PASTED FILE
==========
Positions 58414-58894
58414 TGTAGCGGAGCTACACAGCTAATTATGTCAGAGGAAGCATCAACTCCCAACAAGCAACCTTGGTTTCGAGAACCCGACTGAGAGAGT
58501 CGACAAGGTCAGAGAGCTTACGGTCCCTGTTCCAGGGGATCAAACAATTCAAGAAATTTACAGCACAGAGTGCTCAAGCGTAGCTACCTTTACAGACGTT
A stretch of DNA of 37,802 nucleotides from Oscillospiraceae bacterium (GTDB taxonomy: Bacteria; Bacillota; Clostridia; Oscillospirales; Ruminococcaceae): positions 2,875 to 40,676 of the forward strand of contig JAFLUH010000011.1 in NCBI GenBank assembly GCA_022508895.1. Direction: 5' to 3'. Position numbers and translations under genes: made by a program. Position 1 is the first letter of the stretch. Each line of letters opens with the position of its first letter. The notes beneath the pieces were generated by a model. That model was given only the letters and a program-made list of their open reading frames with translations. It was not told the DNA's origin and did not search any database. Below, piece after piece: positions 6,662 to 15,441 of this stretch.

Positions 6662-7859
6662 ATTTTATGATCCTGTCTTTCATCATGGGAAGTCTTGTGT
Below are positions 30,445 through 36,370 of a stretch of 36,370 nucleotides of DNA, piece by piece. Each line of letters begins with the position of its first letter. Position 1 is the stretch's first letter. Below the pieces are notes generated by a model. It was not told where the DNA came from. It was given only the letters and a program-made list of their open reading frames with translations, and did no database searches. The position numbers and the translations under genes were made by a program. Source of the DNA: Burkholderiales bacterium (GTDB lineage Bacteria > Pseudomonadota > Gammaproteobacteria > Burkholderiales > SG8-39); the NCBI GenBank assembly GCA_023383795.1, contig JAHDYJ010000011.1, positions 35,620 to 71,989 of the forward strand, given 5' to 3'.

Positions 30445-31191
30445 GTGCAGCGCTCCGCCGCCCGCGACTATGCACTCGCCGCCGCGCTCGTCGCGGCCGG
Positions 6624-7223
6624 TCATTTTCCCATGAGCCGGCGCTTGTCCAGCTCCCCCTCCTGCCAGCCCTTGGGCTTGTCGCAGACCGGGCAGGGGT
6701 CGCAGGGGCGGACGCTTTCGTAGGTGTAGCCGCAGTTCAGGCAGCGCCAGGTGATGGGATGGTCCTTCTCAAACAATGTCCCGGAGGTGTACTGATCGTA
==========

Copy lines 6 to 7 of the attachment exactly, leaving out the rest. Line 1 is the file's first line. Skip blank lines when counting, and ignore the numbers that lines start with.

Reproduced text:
6662 ATTTTATGATCCTGTCTTTCATCATGGGAAGTCTTGTGT
Below are positions 30,445 through 36,370 of a stretch of 36,370 nucleotides of DNA, piece by piece. Each line of letters begins with the position of its first letter. Position 1 is the stretch's first letter. Below the pieces are notes generated by a model. It was not told where the DNA came from. It was given only the letters and a program-made list of their open reading frames with translations, and did no database searches. The position numbers and the translations under genes were made by a program. Source of the DNA: Burkholderiales bacterium (GTDB lineage Bacteria > Pseudomonadota > Gammaproteobacteria > Burkholderiales > SG8-39); the NCBI GenBank assembly GCA_023383795.1, contig JAHDYJ010000011.1, positions 35,620 to 71,989 of the forward strand, given 5' to 3'.